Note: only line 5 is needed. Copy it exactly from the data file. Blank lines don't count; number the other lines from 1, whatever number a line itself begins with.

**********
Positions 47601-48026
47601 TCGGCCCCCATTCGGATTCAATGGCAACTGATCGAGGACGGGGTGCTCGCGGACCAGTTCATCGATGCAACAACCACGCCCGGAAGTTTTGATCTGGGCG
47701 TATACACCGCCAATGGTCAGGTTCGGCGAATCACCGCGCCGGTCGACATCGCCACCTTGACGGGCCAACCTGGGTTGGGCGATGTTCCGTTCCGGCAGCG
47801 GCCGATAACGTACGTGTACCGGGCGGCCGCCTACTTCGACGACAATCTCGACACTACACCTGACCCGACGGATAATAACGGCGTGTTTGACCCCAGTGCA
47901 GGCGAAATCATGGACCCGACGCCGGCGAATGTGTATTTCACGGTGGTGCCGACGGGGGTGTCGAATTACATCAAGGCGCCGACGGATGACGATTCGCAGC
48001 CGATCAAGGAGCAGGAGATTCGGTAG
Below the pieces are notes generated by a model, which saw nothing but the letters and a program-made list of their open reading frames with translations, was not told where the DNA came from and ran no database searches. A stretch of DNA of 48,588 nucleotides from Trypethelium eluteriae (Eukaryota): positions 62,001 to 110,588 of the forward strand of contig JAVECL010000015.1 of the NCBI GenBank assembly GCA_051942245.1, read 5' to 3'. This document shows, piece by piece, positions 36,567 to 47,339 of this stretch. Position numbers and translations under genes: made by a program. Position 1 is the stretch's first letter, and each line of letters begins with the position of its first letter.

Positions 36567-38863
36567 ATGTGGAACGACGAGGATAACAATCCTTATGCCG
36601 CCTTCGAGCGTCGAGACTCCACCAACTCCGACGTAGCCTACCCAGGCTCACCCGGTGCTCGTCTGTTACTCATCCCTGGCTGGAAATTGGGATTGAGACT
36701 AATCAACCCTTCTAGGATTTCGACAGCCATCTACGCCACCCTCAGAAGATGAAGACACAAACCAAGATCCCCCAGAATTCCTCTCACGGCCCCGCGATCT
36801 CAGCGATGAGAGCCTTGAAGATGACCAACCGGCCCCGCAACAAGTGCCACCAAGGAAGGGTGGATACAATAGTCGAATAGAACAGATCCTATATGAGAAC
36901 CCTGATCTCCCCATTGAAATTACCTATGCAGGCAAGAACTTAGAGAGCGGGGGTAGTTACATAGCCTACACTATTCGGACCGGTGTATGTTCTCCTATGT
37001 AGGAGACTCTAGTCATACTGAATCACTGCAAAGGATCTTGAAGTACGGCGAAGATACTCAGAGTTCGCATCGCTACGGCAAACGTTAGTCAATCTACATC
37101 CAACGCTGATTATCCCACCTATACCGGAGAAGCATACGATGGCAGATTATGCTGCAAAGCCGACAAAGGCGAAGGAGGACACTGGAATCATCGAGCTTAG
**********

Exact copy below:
47901 GGCGAAATCATGGACCCGACGCCGGCGAATGTGTATTTCACGGTGGTGCCGACGGGGGTGTCGAATTACATCAAGGCGCCGACGGATGACGATTCGCAGC